This was initially skewered in cynicism as being an admission of the failure of its own TV hardware and a desperate attempt to put its content on third party boxes from Roku, Amazon, and others. This steaming "hot take" was presented as if it were an entirely new thing for Apple, despite the fact that the company has maintained iTunes for Windows PCs and Apple Music for Android for nearly as many years as it has on its own platforms.
Apple also hasn't given up on its own Apple TV hardware — it's rumored to be soon delivering a new A12X-powered model. Instead, Apple is quite obviously expanding its ecosystems in every direction that makes sense, putting iTunes, Apple TV+, and now Apple Music everywhere it can in a bid to entice users into growing attached to the higher standard of quality that defines all of its offerings. If your new TV has AirPlay 2, you'll be all the more likely to keep buying other iOS, Mac, HomePod, and tvOS devices that can take advantage of its seamless, easy to use multi-room audio.
Why 2019's Services were worthy of an Apple Event on their own
Apple's various new Services in 2019 were a mix of familiar and new; a continuation of App Store gaming, an expansion of original content that first began appearing on Apple Music, an enhancement of a string of prior attempts to bring periodicals into the modern digital world with a more attractive format, and an expansion of prior investments with Apple Pay Cash, NFC Wallet features, and new product financing.
What unified this set of various new Services— and made the collection of introductions worthy of a full-blown Apple Event— was the fact that they were all features designed to bring unique value to Apple's ecosystem and to leverage the latent purchasing power of Apple's vast installed base of users to demonstrably drive new economic activity in a way that third parties couldn't on their own.
Apple was proving it had unlimited avenues for growth that could each become significant new businesses of their own. It was endorsing its plans through the participation of various celebrities, artists, and business partners who would be reticent to join a similar initiative from a company that didn't appear capable of pulling it off. Apple was scream-whispering an answer to the question of "what does the company do after iPhone?"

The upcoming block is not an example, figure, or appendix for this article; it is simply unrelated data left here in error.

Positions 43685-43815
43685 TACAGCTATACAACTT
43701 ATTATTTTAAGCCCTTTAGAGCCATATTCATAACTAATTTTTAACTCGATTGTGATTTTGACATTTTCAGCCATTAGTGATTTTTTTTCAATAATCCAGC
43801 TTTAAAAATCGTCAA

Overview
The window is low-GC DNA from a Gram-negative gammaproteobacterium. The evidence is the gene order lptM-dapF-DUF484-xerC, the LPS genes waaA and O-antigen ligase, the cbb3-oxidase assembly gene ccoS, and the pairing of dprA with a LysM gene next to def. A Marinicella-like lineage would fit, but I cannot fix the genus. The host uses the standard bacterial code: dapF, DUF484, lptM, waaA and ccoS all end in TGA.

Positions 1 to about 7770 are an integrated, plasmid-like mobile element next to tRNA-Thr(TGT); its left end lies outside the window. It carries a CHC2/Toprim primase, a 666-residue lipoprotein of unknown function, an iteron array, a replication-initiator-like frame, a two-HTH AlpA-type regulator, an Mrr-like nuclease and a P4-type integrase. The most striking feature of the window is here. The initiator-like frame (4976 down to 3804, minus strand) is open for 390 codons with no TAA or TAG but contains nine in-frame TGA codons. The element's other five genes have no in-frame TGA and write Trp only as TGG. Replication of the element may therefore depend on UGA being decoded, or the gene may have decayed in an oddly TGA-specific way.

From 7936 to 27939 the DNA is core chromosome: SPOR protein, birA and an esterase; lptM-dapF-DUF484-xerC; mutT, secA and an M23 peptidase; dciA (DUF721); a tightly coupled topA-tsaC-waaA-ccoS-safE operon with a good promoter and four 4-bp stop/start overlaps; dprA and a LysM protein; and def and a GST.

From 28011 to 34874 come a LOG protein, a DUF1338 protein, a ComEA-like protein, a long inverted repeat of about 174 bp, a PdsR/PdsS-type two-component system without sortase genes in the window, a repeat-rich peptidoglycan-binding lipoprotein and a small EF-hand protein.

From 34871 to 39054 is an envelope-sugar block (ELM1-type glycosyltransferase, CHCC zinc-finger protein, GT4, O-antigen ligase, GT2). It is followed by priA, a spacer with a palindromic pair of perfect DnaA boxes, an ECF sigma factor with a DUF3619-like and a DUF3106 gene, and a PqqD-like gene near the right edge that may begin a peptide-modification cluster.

The very people who had been demanding an answer to that question were not at all impressed. GV partner and former Tech Crunch pundit M.G. Siegler wrote that Apple's introduction of new Services was "truly bizarre" and "the weirdest," then went on at length to disparage everything presented as "silly" to "mildly pathetic."
Writing for Appleinsider, William Gallagher summarized the industry's overall reaction as rocky. The New York Times categorized the event as "charm-and-dazzle," which seems like a circular definition of a press event. Was Apple expected to "disappoint and fail to impress"?
Analysts from HSBC imagined Apple's Services would deliver revenue streams with lower margins than the company's investors were used to. It stated, "we do not expect these services to move the needle significantly," specifically complaining that Apple Card was "too late to the game." It set a $180 price target on Apple's stock and told clients to "reduce" their holdings. That turned out to be really bad advice, given that even with the current pandemic, Apple's shares are now trading above $300 just over a year later.